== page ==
Every year, colleges and universities compete for their piece of the college decision pie on social media. Trends like #CollegeSigningDay and #CollegeDecisionDay have institutions around the world curating custom hashtags and trying out gimmicks to motivate those elusive teens to “Pick me! Pick me!”
But now, as we learn more about Generation Z — the first true generation of digital natives — it’s clear that these high school students are carefully curating their online presence. Are they curating so carefully that institutions lose the free marketing that comes with #UniversityXSaidYes? Should we be investing time and resources into glitzy acceptance packets when an email — or Snapchat — will work?
Are these social media campaigns for admitted students still worth it?
Social Media Use
Before diving into social media efficacy, we should take a look at social media use. Pew Research Center (yay, free data!) has documented social media use since 2005. Twelve years ago, only 5 percent of American adults were on a social media platform. Now, 69 percent of the population uses some type of social media. The majority of users are women between the ages of 18 and 29, coincidentally, the same demographic of accepted college students.
There’s no denying that social media is a way of life for teens. There’s a different language (don’t ghost someone, srsly) and a different social currency that comes from getting Instagram love or building a Snap streak.
But when it comes to choosing a college, students stick to the tried and true platforms like Facebook and YouTube. Just like social media managers spend time shaping a tone and voice for institutional social media channels, students do the same with what they choose to post online.
Social Media Selectivity
What gets students to post on these oh-so-important channels? Good content. The best content. The. Very. Best. To share is human — students are motivated to share by the same reasons we all are: self-fulfillment, to define themselves, and to grow and nourish relationships.
Before you ask students to share, make sure your content is worthy.
Students today are much more selective about their social media real estate than ever before. Facebook is formal — the professional, appropriate content they want family and schools to see — and it’s one of the only public-facing platforms students use. Conversation happens across DMs and in Snap streaks, they try not to clog their friends’ Instagram feeds with photos that won’t get more than 11 likes (that magic number before students delete a post).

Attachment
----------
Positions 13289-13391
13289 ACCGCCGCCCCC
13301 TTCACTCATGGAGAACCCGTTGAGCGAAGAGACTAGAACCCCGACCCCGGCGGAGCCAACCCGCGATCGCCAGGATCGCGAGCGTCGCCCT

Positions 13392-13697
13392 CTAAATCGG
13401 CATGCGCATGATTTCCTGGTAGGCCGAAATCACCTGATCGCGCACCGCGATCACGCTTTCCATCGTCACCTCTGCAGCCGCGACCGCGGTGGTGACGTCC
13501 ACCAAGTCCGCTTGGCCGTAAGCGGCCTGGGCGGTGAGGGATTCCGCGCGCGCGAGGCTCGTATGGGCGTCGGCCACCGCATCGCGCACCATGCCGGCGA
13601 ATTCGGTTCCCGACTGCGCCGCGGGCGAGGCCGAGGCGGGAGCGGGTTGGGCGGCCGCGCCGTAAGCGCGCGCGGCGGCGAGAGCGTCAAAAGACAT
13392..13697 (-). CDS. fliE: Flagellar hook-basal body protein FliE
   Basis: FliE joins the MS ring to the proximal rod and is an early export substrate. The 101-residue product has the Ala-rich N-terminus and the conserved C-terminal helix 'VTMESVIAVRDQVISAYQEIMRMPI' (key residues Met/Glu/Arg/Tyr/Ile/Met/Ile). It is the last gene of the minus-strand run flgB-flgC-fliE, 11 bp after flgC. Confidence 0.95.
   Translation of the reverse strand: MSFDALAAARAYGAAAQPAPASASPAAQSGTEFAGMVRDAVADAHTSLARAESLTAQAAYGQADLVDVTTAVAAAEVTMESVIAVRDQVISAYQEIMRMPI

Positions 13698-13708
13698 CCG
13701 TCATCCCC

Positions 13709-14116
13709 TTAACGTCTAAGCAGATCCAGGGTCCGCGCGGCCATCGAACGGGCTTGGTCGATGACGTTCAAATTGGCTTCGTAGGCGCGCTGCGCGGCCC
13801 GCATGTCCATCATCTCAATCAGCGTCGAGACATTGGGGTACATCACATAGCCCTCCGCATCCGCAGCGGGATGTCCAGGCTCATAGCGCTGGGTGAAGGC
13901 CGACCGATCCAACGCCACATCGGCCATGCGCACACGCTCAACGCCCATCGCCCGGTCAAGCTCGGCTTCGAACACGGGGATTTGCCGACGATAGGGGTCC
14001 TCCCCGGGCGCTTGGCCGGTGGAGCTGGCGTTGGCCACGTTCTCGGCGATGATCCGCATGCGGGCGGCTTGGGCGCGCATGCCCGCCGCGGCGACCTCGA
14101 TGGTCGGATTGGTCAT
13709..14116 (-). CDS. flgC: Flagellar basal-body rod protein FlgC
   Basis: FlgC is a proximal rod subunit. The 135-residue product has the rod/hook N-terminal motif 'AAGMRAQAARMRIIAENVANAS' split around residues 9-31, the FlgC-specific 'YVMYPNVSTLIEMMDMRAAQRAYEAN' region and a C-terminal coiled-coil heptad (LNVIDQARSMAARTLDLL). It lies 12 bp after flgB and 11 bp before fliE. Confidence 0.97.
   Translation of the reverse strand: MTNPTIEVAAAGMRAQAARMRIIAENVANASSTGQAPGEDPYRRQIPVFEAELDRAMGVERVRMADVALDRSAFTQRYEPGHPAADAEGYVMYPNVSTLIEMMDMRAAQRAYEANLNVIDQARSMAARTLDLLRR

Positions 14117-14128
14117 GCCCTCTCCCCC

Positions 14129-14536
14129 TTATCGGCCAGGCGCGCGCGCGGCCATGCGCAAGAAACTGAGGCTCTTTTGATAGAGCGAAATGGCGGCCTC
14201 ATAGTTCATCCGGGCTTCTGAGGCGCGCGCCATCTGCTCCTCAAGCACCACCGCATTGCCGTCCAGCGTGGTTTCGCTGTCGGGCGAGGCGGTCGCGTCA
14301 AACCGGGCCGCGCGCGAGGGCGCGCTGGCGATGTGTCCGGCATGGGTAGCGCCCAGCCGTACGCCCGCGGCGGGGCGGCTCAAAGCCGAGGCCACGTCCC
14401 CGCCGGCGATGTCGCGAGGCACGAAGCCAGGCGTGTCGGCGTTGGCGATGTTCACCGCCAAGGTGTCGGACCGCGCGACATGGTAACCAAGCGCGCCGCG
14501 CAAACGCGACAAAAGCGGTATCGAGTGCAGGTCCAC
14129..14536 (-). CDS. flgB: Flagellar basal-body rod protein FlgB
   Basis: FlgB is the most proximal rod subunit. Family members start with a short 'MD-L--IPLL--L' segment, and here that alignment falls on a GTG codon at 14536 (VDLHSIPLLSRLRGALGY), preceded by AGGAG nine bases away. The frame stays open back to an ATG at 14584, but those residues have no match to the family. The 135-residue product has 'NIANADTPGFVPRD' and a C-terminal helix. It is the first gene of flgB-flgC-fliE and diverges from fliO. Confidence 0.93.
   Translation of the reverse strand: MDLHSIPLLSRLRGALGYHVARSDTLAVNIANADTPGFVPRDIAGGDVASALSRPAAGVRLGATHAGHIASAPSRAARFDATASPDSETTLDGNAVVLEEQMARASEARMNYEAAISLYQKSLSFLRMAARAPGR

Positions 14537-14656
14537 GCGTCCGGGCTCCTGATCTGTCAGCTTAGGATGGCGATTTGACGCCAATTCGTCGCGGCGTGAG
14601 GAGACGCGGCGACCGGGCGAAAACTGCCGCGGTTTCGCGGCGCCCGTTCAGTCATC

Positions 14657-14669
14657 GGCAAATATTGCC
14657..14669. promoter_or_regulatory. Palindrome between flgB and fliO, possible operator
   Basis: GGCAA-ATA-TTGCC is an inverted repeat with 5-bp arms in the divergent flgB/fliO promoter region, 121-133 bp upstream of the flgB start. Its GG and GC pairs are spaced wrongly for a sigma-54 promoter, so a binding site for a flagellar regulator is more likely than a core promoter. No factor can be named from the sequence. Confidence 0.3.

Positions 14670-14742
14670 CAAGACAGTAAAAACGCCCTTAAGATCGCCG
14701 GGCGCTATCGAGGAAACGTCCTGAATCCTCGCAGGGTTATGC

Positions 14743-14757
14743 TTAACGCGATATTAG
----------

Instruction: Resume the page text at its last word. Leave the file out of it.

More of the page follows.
Selective posting is one of the reasons Arizona State University switched up their decision day strategy. Last year, they turned #FutureSunDevil Day into #FutureSunDevil Week. The team took time creating engagement opportunities asking accepted students to post photos with future friends or to thank a mentor, among other activities.
This year, because teens are so in-tune with their personal brand on social media, ASU is switching it up again, focusing on Snapchat. They aren’t asking students to post their story or even tell their friends, but they are asking students to send their “Snapsterpeice” to the ASU account directly. This avoids the risk of teens annoying their friends with college acceptance news. ASU plans to share those snaps on their flagship account, giving those who participate a little extra clout.
ASU still plans to encourage hashtag use and interaction across social channels, but it isn’t the sole focus of success for an engaged decision day strategy.
And that, my friends, is the answer to the question. Maybe social media campaigns for accepted students are trending down, but maybe — more importantly — we should change the metric by which we’re measuring success.
Tune in on May 22 at 1pm EDT for Special Edition Live to watch Casey Thomas, assistant director of digital engagement at Arizona State University, and Eric Clark, director of admission at Quincy College, discuss social media campaigns for accepted students: what works, what doesn’t work, and what we should use to measure success.